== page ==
The album ends with ‘JP’, and one can’t help but feel the abrupt ending is significant, a work truncated, unfinished and unresolved. But for all that, it feels like the work for this album is done, as though this particular creative cycle is complete. Where to go from here remains to be seen, but in the now this resonates majestically.

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24th July 2020

This Valley Of Old Mountains is a collaboration between Taylor Deupree and Federico Durand, which the press release informs us, ‘quietly creates the folklore of an imaginary land. From a hemisphere apart, share simple sounds with complex stories. Their music balances an edge between translucency and exploration, focusing on obscurity, repetition and a shared

fascination of the mountains between them’.

The album’s thirteen tracks are sparse and lilting, and oftentimes intimate a certain oriental influence as the notes – picked and struck – ring out into a confined-sounding space. For the remainder, they simply hover and hum, an easy, effortless wash of sound. You don’t you just sit as the glitches play out, twisting your psyche fleetingly, and wonder where it’s actually going as you venture into your own head.

Not a lot happens here, but then again, this isn’t about events, and more about atmosphere. Listening to This Valley of Old Mountains, there are moments where I can’t tell if I’m listening to the album or just the throb of the extractor fan in the bathroom next to my office. In a way, it doesn’t really matter either way.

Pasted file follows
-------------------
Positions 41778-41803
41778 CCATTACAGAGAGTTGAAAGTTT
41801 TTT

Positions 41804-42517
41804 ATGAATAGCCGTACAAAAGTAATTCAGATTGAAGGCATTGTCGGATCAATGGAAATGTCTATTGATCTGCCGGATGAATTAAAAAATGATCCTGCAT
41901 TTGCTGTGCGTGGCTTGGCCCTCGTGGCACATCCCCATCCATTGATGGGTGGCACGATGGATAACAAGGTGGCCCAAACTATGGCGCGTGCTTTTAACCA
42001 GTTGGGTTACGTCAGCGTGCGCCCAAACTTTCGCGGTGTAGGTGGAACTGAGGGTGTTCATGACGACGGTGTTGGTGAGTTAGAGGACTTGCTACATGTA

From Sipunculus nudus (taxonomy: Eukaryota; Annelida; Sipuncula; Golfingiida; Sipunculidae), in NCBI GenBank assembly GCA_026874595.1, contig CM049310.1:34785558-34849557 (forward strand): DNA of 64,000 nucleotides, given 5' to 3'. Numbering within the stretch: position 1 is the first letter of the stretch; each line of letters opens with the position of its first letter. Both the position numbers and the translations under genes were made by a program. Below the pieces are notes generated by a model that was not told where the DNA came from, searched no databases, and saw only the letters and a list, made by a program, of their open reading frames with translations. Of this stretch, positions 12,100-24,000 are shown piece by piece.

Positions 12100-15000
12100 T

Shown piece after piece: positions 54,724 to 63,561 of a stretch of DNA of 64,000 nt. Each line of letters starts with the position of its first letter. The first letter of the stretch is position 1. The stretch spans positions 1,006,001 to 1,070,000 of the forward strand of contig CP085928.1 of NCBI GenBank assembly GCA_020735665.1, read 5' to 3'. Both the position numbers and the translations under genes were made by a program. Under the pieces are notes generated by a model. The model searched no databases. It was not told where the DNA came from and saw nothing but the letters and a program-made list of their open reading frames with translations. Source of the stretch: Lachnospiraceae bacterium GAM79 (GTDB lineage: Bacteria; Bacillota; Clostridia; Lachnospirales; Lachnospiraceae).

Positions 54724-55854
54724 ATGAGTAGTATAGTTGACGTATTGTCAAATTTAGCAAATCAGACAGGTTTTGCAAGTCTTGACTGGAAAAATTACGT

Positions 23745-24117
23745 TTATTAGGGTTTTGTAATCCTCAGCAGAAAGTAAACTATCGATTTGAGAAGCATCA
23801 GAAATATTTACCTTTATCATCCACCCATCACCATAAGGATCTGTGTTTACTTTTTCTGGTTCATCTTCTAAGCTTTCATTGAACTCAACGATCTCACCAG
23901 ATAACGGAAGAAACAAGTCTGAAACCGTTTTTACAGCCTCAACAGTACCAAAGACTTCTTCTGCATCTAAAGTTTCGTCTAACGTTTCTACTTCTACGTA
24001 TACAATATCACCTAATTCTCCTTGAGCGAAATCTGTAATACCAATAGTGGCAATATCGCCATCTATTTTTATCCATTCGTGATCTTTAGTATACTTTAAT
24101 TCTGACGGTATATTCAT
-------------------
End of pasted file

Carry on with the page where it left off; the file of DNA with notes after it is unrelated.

‘Honii’ brings trilling twitters of birdsong to join the slow, echoing chimes of dulcimer and similar, while ‘Wintir’ is minimal, atmospheric, and exemplary of sparsely-arranged warps and wefts. ‘Polei’ is a slow, soporific tinkling piece, and fits with most of This Valley of Old Mountains’ mellow mellifluousness.

This Valley of Old Mountains is background, is barely-present, is vague in structure. It’s a perfectly ambient work of ambience, and works perfectly.

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7th January 2019

Christopher Nosnibor

I like Modern Technology before I’ve even heard a note. Drummer Owen approached me through Facebook having clocked Aural Aggravation with a link to the East London duo’s debut EP. Most bands starting out want to get on the radar, and get some cash back for the hard graft they’ve put in trying to get to the point of putting music out into the public domain, especially as a physical release – and this comes in limited-to-200 clear vinyl in addition to the digital version – but they’re donating all profits between Mind and Shelter, perhaps two of the most vital charities in the age of austerity.